After police had become suspicious about how she had died a Home Office forensic pathologist, Dr Deryck James, had reviewed her medical history and the notes made by the two doctors who had examined her body before she had been cremated.

Dr James concluded that although she had suffered ill health she had not any terminal illness.

Dr James said he noted that bruising had been visible on Mrs Guy’s face.

“In his opinion where a person is found dead, is face up and has not been the subject of any resuscitation attempts, then such petechiae (bruising) warrant further investigation because they raise the question of there having been pressure applied to the face or neck and thus the possibility of suffocation.

“However, such petechiae do not point inexorably to there having been an obstruction to Mrs Guy’s breathing and, from a medical standpoint, Dr James cannot now rule out that Mrs Guy suffered a natural death.

“The medical evidence cannot therefore provide any certainty as to how Mrs Guy died.”

He told the jury, “You will have to decide upon all the evidence that you hear.

“Did she die of natural causes as the defendants contend or, as we allege, was she suffocated as the result of an agreement reached between the two defendants.

“We submit, however, that she did not die from natural causes and that the defendants did not tell the truth in interview.

“Instead, they lied to try and conceal the arrangement they had made and the steps that they took to end Mrs Guy’s life.”

The trial continues and is expected to last for three weeks.

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Tenby: Suspected groomer netted by paedophile hunters PH Balance

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A SUSPECTED child sex offender has been arrested in Tenby this weekend in a sting operatition set up by a peadophile hunter group called PH Balance.

The group, according to media reports, aims to catch predators on social media and in chat rooms before conducting stings and then handing evidence to the police.

A post on the group’s Facebook page has received a lot of local attention and includes a photograph of the suspect being detained by officers at Tenby railway station on Sunday (Jul 22)

A spokesman from PH Balance calling himself Taz posted: “Today the west team deployed to Tenby under the leadership to capture a ‘creature’ who had been talking to a 14-year-old girl and arranged to meet her at midday.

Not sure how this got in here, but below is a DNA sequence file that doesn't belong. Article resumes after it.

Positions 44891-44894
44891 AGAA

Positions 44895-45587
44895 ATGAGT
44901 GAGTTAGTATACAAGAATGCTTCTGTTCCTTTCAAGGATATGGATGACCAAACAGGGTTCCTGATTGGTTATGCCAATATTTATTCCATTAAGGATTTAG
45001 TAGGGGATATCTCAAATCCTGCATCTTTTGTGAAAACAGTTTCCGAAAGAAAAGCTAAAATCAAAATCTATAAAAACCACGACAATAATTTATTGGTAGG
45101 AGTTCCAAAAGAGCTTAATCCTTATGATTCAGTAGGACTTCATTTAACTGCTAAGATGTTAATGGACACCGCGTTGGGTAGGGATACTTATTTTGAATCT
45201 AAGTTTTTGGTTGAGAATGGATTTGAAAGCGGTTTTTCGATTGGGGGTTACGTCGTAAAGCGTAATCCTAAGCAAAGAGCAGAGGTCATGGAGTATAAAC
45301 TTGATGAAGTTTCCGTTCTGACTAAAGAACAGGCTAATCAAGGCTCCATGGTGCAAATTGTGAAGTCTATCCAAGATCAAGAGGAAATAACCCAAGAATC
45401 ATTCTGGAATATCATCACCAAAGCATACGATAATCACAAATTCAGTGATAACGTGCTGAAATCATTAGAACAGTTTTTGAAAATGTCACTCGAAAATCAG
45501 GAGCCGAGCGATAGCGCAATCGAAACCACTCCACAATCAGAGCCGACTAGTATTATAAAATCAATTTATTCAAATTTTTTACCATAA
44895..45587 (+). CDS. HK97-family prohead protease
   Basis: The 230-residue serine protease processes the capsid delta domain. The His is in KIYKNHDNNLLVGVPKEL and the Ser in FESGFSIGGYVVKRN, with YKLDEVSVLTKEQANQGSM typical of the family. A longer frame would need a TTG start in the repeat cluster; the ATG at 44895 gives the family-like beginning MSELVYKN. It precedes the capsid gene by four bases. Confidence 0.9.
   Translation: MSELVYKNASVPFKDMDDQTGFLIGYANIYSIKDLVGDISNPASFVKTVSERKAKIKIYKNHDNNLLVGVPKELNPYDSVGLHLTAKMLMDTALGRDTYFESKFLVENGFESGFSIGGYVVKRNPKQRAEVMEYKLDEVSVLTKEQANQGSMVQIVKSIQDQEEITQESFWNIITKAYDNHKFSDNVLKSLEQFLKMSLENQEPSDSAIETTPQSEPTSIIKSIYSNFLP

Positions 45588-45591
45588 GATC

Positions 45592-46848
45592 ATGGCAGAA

“The team caught him and called the police who responded rapidly and made an arrest.

“Two in two days for the PH family, and a busy summer holidays looks [to be] on the horizon.

“Well done PH Balance West.”

Dyfed-Powys Police have been contacted by The Herald for a comment.

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Keep Calm and Carry On at Carew Castle’s murder mystery events

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WOULD-BE detectives will be given the chance to catch a killer at Carew Castle on 27 and 28 July during two Second World War-themed murder mystery evenings packed with drama and intrigue.

Don’t Panic by Harvey’s Players is set in 1943 Carew, where a murder rocks the sleepy village as it gears up for the annual flower and produce show. It will be down to you to help the home guard track down the culprit and put them behind bars.

Carew Castle Manager, Daisy Hughes said: “If you’re a fan of detective dramas, 1940s fashion and good food, then join us in the Castle’s cosy Lesser Hall, where we’ll keep the home fires burning while the investigation ensues.

“Fancy dress is optional but with the cast donning authentic uniforms loaned from Carew Control Tower and a prize for the best Vera Lynn lookalike, there’s all the more reason to delve into your wartime wardrobe for afternoon dresses, hats and military outfit to fully immerse yourself in this 1940s experience.”

Tickets are £20 for adults and £18 for children (not suitable for under 12s). Doors will open at 7pm with the event starting at 7.30pm on both nights. Ticket price includes buffet. A bar will be available all evening.

To book your tickets call Carew Castle on 01646 651782 or more information visit www.carewcastle.com.

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Milford Haven: Two more arrested in Mount Estate drugs raids

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ARMED officers from Dyfed-Powys Police have carried out further drugs warrants in the Elm Lane and Willow End area of the Mount Estate in Milford Haven this week.

As a result of the raids, which took place on the morning  Friday  July 20, a quantity of drugs were seized and two males were arrested.

One male remains in custody and one has been released under investigation.

A police spokesperson told The Herald that an investigation into the matter is ongoing.

The spokesperson added: “Anyone with information on drug use is asked to report to police by calling 101, or anonymously contact Crimestoppers by calling 0800 555111.”

Police at the Mount Estate, Milford Haven on July 20, 2018 (Pic: Herald)